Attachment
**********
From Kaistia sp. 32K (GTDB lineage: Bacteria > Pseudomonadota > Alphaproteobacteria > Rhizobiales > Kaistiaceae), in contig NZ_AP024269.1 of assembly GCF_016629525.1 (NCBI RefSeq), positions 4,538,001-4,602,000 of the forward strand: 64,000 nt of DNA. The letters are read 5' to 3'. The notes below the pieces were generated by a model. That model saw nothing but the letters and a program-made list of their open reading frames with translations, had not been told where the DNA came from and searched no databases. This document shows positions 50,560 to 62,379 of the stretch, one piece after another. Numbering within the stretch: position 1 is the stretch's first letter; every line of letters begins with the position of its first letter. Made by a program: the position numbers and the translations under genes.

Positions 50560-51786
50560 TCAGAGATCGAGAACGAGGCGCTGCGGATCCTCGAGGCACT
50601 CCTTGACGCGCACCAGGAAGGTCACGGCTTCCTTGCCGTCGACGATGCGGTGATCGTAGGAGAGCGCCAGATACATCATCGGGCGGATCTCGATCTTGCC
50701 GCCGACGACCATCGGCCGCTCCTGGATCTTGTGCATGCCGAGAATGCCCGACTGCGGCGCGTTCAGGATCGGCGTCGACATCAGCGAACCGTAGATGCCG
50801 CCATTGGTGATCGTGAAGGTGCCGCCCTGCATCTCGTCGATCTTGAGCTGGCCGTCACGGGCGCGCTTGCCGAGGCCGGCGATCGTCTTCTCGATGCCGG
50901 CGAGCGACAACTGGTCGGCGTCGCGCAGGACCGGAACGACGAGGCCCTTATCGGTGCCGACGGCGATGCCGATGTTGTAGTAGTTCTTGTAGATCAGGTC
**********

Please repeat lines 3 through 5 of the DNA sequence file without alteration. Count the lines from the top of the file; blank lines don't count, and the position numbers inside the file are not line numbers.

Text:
50560 TCAGAGATCGAGAACGAGGCGCTGCGGATCCTCGAGGCACT
50601 CCTTGACGCGCACCAGGAAGGTCACGGCTTCCTTGCCGTCGACGATGCGGTGATCGTAGGAGAGCGCCAGATACATCATCGGGCGGATCTCGATCTTGCC
50701 GCCGACGACCATCGGCCGCTCCTGGATCTTGTGCATGCCGAGAATGCCCGACTGCGGCGCGTTCAGGATCGGCGTCGACATCAGCGAACCGTAGATGCCG